Not Johnians, but Christians

Advent 3 Monday

Matthew 11:2-3

“But when John heard in prison the works of Christ, he sent two of his disciples and had them say to him: Are you the one who is to come, or shall we wait for another?”

John’s disciples did not understand the great things John said about Christ for two reasons: First, Christ had initially not been called among the people; he had been called only by John. Also, he had not done any signs initially and no one except John thought much of him. This is why they found it strange that John directed them and everybody else away from himself to Jesus, although only he, John, was renowned and famous at the time. The other reason was that Christ walked about in such a simple and humble manner, as the son of a poor carpenter and a poor widow. Moreover, he was not of priestly ancestry, but was a layman and a common craftsman. He did not go to school, had been trained in carpentry like any other layman. John’s high, glorious testimony concerning the Christ would not square with the simple layman and craftsman Jesus. Thus, although they believed that John spoke the truth, they thought: “Perhaps the Christ will be someone other than this Jesus.” Accordingly, they waited for someone who rode along in majesty, e.g., a highly learned high priest or a mighty king. And John was unable to deliver them from this erroneous opinion by his words. They continued to cling to him and disregarded Jesus, while they waited for the glorious entry of the great man John was
talking about. And if Jesus was ever to be that great man, he would have to take a different approach, saddle a stallion, put on golden spurs, and burst onto the scene like a lord and king of Israel, as the kings did in the old days. As long as Jesus did not do this, John’s disciples would cling to John. Yet when Jesus began to work miracles and became famous, John though it was time to direct his disciples away from himself and bring them to Christ lest they established an hereditary sect after John’s death and became Johnians instead of clinging to Christ and becoming Christians. This is why John sent them away so that they would learn not only from his own testimony, but from Christ’s words and works that Jesus was the very man of whom John had spoken. For Christ’s works and entry should not be expected to take place with drums and trumpets and such worldly splendor but in spiritual power and grace, whereby not the pavement and carpets would be ridden on, but whereby the dead would become alive, the blind seeing, the deaf hearing, and all kinds of evil would be cast out both bodily and spiritually. This was to be the entry of this King. All the kings, learned men, and wealthy men of the whole world combined could not perform the least of any of these works of Christ… Therefore, John is basically saying to his disciples: “Now you hear of his works. Neither I nor anyone before him ever did such works. Go yourselves and ask him whether he is not the one. But stop with that gross earthly misconception, thinking that Christ will appear with stallions and shiny armor. He already is starting to increase; I must now decrease. My life must cease and his must begin. You must let go of me and now cling to him.” Yet it easily understood how necessary it was that John directed his disciples from himself to Christ: What would it have helped them to follow John’s sanctity a thousand times without obtaining Christ? There is no help or counsel outside of Christ, no matter how holy a man might be…Yet John deals with them gently, puts up with their weak faith until they become strong. He does not reject them although they do not firmly believe him. We must deal likewise with consciences caught up in the examples and rules of holy people outside of Christ until we bring them out of this captivity.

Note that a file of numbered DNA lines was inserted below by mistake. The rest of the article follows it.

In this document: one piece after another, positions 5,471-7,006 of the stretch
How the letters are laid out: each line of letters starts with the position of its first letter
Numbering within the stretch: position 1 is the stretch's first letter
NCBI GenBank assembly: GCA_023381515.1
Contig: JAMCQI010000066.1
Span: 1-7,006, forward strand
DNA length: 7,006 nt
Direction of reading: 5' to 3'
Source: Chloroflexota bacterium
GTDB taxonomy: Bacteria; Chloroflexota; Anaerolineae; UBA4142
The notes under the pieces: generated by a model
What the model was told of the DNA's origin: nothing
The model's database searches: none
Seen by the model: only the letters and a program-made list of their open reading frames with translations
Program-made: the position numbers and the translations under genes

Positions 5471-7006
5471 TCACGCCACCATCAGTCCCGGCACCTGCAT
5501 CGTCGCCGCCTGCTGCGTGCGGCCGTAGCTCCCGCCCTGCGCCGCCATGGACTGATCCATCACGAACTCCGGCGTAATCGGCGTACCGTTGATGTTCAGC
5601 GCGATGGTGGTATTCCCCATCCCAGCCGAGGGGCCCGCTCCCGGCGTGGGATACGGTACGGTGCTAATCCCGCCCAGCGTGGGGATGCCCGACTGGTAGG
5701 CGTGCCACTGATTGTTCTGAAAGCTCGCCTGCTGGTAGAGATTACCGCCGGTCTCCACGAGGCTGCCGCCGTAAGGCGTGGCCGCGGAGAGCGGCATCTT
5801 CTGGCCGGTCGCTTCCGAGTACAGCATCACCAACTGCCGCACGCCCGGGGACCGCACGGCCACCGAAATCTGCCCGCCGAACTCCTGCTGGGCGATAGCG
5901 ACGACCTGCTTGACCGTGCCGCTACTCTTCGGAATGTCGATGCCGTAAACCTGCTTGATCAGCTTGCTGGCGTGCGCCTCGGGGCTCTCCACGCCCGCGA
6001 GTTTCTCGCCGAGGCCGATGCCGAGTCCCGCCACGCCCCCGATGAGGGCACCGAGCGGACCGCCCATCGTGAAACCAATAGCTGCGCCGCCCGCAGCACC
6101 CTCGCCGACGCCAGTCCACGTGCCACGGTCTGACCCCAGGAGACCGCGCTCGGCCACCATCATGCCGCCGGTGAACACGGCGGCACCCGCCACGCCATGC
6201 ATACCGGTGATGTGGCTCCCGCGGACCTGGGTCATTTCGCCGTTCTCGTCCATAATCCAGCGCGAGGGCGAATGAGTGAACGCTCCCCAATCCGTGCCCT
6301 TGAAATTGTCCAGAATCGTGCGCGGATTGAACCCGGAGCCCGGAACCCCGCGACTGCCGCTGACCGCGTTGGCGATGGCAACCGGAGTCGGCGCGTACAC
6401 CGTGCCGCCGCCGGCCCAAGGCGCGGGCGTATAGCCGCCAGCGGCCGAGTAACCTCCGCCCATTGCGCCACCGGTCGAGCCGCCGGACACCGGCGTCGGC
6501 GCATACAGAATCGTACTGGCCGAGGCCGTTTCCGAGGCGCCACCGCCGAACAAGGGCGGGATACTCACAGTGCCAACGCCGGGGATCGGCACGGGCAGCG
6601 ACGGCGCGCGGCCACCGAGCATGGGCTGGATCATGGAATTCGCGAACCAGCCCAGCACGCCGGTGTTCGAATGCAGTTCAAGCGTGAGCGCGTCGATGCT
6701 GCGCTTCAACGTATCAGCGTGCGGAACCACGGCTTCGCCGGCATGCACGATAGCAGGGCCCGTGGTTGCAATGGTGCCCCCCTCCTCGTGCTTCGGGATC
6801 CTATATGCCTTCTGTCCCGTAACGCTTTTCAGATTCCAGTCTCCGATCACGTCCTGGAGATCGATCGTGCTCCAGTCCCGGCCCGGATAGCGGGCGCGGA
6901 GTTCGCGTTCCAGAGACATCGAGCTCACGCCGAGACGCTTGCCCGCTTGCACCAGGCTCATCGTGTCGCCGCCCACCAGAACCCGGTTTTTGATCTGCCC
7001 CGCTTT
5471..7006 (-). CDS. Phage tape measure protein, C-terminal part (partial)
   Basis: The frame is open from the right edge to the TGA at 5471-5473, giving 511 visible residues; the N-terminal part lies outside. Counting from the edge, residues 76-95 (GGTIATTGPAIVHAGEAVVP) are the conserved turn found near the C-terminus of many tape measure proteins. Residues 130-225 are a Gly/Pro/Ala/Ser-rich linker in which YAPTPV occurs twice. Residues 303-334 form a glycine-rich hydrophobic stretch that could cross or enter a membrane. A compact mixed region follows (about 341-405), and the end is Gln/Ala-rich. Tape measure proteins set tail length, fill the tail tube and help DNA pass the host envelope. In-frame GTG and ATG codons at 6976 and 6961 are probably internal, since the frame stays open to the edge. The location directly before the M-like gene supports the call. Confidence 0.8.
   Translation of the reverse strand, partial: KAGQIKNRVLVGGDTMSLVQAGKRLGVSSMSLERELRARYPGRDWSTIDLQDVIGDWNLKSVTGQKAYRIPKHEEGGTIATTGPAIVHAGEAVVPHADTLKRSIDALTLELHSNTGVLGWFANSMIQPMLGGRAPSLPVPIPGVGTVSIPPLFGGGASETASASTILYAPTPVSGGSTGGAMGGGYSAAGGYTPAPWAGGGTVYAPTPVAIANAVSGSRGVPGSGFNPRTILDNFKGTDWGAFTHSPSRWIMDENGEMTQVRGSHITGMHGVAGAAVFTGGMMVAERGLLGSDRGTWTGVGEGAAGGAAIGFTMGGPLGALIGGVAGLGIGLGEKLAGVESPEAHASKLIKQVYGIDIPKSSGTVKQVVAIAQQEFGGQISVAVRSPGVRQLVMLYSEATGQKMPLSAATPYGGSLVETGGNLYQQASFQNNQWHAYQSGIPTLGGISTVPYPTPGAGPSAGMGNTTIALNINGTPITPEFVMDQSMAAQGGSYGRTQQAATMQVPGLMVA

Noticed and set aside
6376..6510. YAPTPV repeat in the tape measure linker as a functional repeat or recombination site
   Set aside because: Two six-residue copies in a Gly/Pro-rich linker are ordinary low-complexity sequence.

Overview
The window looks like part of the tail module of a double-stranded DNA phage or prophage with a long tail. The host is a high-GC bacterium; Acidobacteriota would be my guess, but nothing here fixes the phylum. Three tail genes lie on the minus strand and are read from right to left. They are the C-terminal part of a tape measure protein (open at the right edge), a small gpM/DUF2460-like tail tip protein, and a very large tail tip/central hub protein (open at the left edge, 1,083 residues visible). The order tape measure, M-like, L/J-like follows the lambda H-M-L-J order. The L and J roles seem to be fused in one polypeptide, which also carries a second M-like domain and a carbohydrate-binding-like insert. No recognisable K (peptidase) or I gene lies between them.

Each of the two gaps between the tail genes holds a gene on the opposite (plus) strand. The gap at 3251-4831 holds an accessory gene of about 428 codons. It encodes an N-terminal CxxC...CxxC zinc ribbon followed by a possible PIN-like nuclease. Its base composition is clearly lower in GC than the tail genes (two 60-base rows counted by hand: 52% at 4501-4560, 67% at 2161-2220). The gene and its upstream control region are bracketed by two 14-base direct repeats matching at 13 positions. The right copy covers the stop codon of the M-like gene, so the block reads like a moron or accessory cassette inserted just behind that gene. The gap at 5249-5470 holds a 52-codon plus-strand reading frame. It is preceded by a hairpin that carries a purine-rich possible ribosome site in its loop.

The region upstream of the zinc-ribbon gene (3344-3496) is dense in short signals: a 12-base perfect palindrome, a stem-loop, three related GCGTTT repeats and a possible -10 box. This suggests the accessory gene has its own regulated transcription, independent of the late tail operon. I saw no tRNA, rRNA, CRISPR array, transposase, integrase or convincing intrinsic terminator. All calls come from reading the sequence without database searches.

St. Louis ed., 11:74-76.

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